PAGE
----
Following a summer of protests against racial injustice, the Sacramento Bee was inspired to launch an Equity Lab, which includes a team of community-funded journalists focused on serving communities neglected by the mainstream media.
According to the Lab’s website, it operates with two pillars: producing accountability journalism that will elevate the stories that most affect the livelihood of residents, while “holding people and institutions accountable for fair practices,” and publishing representative journalism that will focus on community coverage of the “everyday lives, cultures, achievements and concerns of communities underserved by mainstream media and news outlets.”
The Lab is led by editor Keiona Williamson. She is joined by Alex Yoon-Hendricks, an equity reporter; Marcus Smith, who will cover Sacramento County’s Black communities; Orizo Hajigurban, an engagement reporter; and Jeong Park, an economic mobility reporter.
The team has covered issues like why Sacramento’s wealthiest areas are being vaccinated more than those hit the hardest, and the U.C. Davis Medical Center union’s fight for a higher housing stipend. At press time, the Lab is focusing on housing issues, such as affordability and quality of life.
According to Williamson, historically, the Bee has not sufficiently covered minority communities in the city. Although it has taken steps like hiring an ethnic and a diversity reporter, ceasing the use of publishing mug shots, and hiring a consultant to help find diversity in its sources, the Lab is the first large-organized effort that the Bee has committed to equity reporting.
“I think what happens in media at large is everyone gets comfortable,” Williamson said. “You get comfortable in who your audience is, and you don’t stop to think maybe there is a whole other group of people who we’ve ignored…The summer of reckoning caused a lot of people to sit with themselves and to mediate on how individually they could use their power to make a difference.”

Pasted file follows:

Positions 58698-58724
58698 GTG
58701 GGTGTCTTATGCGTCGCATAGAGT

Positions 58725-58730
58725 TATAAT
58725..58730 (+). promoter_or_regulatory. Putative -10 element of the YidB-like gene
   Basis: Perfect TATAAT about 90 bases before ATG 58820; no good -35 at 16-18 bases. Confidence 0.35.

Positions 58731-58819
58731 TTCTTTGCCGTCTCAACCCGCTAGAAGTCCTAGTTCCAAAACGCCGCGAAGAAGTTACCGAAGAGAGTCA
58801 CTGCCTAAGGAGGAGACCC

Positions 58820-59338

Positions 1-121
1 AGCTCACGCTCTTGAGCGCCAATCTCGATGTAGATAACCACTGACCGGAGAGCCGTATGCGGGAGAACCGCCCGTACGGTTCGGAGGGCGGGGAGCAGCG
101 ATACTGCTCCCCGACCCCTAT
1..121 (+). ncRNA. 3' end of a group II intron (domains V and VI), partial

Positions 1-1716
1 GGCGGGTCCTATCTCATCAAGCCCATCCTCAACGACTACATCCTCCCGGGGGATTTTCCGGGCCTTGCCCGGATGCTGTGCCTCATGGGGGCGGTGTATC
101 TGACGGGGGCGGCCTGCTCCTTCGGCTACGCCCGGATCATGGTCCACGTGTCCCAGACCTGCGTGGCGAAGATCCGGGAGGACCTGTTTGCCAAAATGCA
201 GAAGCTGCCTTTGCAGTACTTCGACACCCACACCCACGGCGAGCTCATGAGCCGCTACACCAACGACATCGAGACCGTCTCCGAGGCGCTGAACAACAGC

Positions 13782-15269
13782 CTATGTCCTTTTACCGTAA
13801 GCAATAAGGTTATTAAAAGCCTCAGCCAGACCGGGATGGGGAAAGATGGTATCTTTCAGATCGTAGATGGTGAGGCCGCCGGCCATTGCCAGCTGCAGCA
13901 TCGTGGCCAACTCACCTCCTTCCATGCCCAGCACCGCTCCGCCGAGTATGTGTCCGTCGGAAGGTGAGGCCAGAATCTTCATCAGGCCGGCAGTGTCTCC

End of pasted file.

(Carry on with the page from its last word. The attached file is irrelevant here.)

The Lab has four major funders: the James Irvine Foundation, The James B. McClatchy Foundation, and the Sierra Health Foundation, as well as individual donors. Donations are handled through the Impact Media Fund. Currently, the Lab is funded for three years.
The community has also donated generously and welcomed the Lab with open arms, Williamson said. Additionally, she shared that they have invited residents to send in suggestions on stories to cover; so far, they have received more than 100 responses.
Williamson said she is measuring the Lab’s success in several ways: “Am I empowering people with the information that they need in order to advocate for themselves? Am I engaging with people in order to uplift them and the stories that they want told? And am I representing enough people to where they feel like they want to support and subscribe to our journalism?”
“If they do subscribe to our journalism, are we keeping enough autonomy and power to be able to then take that monetary support and use it to hire more people?” she continued. “And if we are able to hire more people, are we keeping an eye for hiring people whose voices are not represented on this side of media?”